Paul Prather

In a world of know-it-alls, those who walk by faith tend to remain agnostic

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This week I mark my 63rd birthday.

Every year when my birthday rolls around, I intentionally try to reevaluate my life — to see what’s working well, what isn’t, how I want to grow if I can.

In arriving at this year’s conclusion, I thought of a passage in Plato’s “Apology,” which recounts the trial of Socrates.

Socrates tells the court about an unnamed politician with whom he had a conversation.

“When I left him,” Socrates remembers, “I reasoned thus with myself: I am wiser than this man, for neither of us appears to know anything great and good; but he fancies he knows something, although he knows nothing; whereas I, as I do not know anything, so I do not fancy I do. In this trifling particular, then, I appear to be wiser than he.”

I don’t rank up there with Socrates, but this rings true for me as well.

Residing in a world full of know-it-alls, the main thing I know now — is how little I know for sure. I say this not out of despair or disappointment, but out of recognition that many things I once held to be absolutely true later turned out to be false.

The starting point of wisdom is recognizing that the vast universe of your ignorance stretches light years beyond the weedy spare lot of your actual knowledge. There are far more things you don’t know than things you do.

But if you can recognize your limitations, you’re at least that much smarter than those who remain inordinately impressed by their own intelligence.

The truth is, none of us is that darned smart.

Take religion, for instance.

I’ve devoted my life to the practice of my Christian faith. I’ve studied it. I’ve written about it. I’ve preached about it. I’ve tried, imperfectly, to live it.

But do I know 100 percent for sure that it’s true? Nope. I don’t. I hope it’s true. I think it’s true. I think it’s the truest truth that exists.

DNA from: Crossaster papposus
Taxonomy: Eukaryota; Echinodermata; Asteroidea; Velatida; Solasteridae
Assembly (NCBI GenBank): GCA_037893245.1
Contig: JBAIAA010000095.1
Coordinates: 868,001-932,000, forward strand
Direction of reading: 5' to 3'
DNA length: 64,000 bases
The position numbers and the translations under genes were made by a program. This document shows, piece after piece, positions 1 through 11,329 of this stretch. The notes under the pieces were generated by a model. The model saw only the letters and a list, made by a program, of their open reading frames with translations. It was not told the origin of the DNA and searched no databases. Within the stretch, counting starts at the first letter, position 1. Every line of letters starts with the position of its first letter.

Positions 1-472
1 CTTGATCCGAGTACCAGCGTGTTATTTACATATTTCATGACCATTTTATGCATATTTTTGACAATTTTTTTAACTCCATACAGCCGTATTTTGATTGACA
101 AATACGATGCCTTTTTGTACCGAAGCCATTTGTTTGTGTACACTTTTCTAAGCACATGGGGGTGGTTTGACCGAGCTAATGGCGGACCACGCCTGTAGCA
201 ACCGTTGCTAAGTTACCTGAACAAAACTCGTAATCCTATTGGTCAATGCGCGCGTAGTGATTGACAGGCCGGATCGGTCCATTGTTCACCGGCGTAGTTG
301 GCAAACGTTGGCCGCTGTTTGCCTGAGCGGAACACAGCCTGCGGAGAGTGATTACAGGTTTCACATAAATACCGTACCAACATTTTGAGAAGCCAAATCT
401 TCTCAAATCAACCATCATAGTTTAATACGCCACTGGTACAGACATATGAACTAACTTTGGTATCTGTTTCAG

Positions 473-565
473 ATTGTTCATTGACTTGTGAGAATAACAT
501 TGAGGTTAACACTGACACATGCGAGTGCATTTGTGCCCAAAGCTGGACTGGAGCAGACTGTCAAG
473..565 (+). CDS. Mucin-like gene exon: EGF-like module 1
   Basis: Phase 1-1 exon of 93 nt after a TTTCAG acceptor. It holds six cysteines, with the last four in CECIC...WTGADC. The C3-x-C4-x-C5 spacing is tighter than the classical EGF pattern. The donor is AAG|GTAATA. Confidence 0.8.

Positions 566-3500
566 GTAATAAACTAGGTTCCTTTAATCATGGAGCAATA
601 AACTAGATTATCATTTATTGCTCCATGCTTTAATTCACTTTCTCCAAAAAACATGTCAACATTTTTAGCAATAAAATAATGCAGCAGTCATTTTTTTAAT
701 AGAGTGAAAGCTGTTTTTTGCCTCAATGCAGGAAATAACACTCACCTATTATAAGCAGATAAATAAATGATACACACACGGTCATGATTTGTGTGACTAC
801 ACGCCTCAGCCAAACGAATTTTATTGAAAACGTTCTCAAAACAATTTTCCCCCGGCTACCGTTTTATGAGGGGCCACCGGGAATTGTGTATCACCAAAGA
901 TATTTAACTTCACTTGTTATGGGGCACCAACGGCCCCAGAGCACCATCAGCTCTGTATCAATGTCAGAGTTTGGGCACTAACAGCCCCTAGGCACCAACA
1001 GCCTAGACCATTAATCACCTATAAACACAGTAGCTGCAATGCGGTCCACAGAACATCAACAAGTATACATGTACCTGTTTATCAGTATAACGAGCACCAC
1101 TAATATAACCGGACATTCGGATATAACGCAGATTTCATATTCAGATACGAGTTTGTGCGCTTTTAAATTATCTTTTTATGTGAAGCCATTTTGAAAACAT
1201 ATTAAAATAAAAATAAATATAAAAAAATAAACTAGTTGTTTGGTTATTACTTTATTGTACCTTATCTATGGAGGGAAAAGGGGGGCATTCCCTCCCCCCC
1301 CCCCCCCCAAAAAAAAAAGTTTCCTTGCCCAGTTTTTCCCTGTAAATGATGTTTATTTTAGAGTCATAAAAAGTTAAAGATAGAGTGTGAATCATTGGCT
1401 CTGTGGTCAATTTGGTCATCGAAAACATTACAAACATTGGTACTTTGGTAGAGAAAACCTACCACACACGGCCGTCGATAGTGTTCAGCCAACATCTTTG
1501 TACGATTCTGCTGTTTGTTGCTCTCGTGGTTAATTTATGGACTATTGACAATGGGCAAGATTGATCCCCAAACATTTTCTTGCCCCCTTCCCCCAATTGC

Could I be wrong? Absolutely. Do I sometimes suspect I’m wrong? More often than you might imagine.

Nearly everybody who thinks about God seriously remains an agnostic, which is to say he or she recognizes it’s impossible to prove or disprove, even to yourself, the presence of a supposed being who is both invisible and silent.

Some folks are religious agnostics and others are irreligious agnostics. I happen to be a religious agnostic.

The only folks who bother me on this subject are those extremists who aren’t agnostics, who claim to know everything for sure.

They smugly proclaim there’s nary a doubt that God is real — and no doubt that he thinks exactly as they do. Or they smugly proclaim God doesn’t exist, that he’s a fairytale, a figment of billions of gullible nincompoops’ collective imaginations.

Well, there’s always a doubt, friends. Whichever side you’re on, you’d do well to doubt your own hubris.

That’s the reason belief in God requires faith.

Anne Lamott, one of our better Christian writers, has observed that “the opposite of faith is not doubt, but certainty. Certainty is missing the point entirely. Faith includes noticing the mess, the emptiness and discomfort, and letting it be there until some light returns.”

I believe in God. I’ve encouraged others to do the same. Lord willing, I’ll continue in this path as long as I have breath.

But I might be wrong about all of it. There might be nothing out there. When I die bye and bye, I might end up just as dead as a squirrel or a dog or a goat. (Unless, like Methodism founder John Wesley, you believe animals will go to heaven.)

You might be wrong about whatever you believe, whether it’s for God or against him.

This isn’t just the case with religion. Your plans for your children might be wrong. Your judgments regarding your ne’er-do-well brother-in-law might be wrong. Your feelings about the #MeToo movement or abortion or America first or immigration or guns or Medicare might all be pure stinking wrong.

Live long enough and you’ll find out how true that is.

“We know in part; we prophesy in part. We see through a glass darkly,” St. Paul admitted 2,000 years ago.

As I said, this isn’t a cause for despair. It is, though, a cause for humility. It’s a good reason to talk less and listen more.

Paul Prather is pastor of Bethesda Church near Mount Sterling. You may email him at